Because I was almost destroyed.
The emotional roller coaster of fertility treatments and the mental anguish when cycle after cycle (after cycle after cycle) didn't work were bad enough. But add to that the financial desperation that came with shelling out thousands upon thousands of dollars. We had the perfect recipe for marital disaster. With a side of hurt and resentment.
But then, finally, our long awaited babies arrived and everything we had gone through to get them, was washed away. That time following their birth was the most terrifying and glorious and surreal period of my life. For the first time, I wasn't on the outside looking in on something that I wanted. My dream was being realized.
Until. It was time to go back to work full time. And since then, things have started to go topsy turvy in my world. There is no balance and everything's flying out of control.
If I can be honest (and I can because this is my blog), things aren't so good right now. Just a few days ago - they were good. But then we heard from the Realtor who told us that moving at this juncture, was a very bad idea and the best bet is to stay put until the market recovers. And then Charlie heard from a company (or two) that employment opportunities which were open are now filled. By people who actually live there.
So now I'm mad that I only intended to stay in California for six months and 19 years later, I am still here. I'm mad that our house has lost hundreds of thousands of dollars in equity in 33 short months and we've paid hundreds of thousands of dollars in principal over the past 12 years. I'm mad that when the two of us were younger, we weren't more disciplined and instead of funneling money in to our mortgage, we funneled money in to three brand new cars.
(stupid) (stupid) (stupid!!)
I'm mad that Kindergarten is just around the corner and I have no idea where we'll be nine months from now. I'm mad that we don't have a concrete plan in place and WHY don't we have a concrete plan in place? I'm mad that I feel like the decision about what to do is on my shoulders. I'm mad that it I quit my job tomorrow, and Charlie started a job tomorrow, it would take him a few years to reach the level where I am right now. I'm mad that I'm at this level and he's not, given that he is smarter than me.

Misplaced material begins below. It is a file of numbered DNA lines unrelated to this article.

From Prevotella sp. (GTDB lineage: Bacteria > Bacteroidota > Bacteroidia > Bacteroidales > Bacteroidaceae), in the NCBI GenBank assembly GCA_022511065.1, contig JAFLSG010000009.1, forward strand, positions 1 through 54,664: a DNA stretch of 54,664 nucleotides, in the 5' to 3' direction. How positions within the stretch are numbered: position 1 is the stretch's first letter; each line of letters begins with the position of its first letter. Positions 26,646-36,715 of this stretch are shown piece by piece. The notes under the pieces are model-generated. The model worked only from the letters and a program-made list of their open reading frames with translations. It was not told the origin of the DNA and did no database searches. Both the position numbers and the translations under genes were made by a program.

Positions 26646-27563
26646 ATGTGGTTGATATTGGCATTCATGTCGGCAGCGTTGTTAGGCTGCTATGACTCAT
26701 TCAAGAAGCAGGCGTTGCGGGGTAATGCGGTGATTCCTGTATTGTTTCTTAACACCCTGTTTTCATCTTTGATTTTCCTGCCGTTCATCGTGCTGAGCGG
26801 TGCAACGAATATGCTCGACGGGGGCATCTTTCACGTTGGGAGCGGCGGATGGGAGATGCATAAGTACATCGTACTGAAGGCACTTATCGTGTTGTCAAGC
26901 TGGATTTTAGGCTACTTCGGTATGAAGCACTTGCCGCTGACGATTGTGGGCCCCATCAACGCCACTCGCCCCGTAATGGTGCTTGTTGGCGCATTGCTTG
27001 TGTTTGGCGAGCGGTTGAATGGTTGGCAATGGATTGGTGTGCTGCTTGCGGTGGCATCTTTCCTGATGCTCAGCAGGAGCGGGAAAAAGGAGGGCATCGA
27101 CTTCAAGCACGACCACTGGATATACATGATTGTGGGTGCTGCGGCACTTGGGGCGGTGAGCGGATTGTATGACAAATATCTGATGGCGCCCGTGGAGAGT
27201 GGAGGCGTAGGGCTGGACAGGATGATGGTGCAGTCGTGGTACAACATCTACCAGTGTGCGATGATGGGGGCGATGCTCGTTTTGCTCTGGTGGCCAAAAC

I'm mad that I might have to work forever. I'm mad that my employer forced me to return to work full-time. (I'm actually really mad about that.) I'm mad that my job has such outstanding benefits, it's very difficult to give up. I'm mad that I feel stuck. I'm mad that from this perspective, I don't see that I'll ever be able to stay home and bake cookies with my daughters on cold afternoons and show them how to make birds and the letter "M" out of dollar bills. I'm mad about what I'm missing and what I will miss if this keeps up. I'm mad that I'm not doing anything - fast enough - to fix this. I'm mad that I am immature and unable to adapt to my current life conditions.
I'm mad that I haven't picked up my camera in days. I'm mad that I'm missing out on moments with the kids. I'm mad that although I'd like to be home, I'd probably go crazy in a single afternoon and my eerily patient husband is undoubtedly the better candidate to be with the children all day. I'm mad that Charlie is such a good man and why would I ever be mad at him? I'm mad that I'm not more like him. I'm mad that my childhood wasn't perfect. I'm mad that I'm so far away and my parents are growing older and I might never be close enough to just drop in with them for an afternoon visit. I'm mad that because of the divorce, I've missed out on so much time with my parents. I'm mad that my parents aren't getting a better chance to know my children. I'm mad that I can't quit my bitching and be graciously content and abundantly thankful for what I have. Right Here. Right Now.
I'm mad that we only get one chance at life.
I'm mad that I'm mad and I can't stop being mad.
(Check it out. This is what I totally look like.)
But mostly, I'm scared.
I'm scared that my unannounced emotional eruptions are seriously harming our marriage. I'm scared that Charlie, is sick of me being an absolute pain in the ass and is starting to tune me out, completely. Because I am being an absolute pain in the ass. But he is, too. (Although I'm not really sure of that.) (It's quite possibly all me.) I'm scared that moments after leaving the tranquil environment of church, I can't even talk about 'these issues' with out getting upset. I'm scared that divorce happens every where - all the time - especially in my family and I don't want it to happen to us. I'm scared at what this stress is doing to me - to him - and to our precious children and at this point, I honestly don't know what to do.
I'm guessing a therapist is in order.
And some heavy-duty doses of Prozac.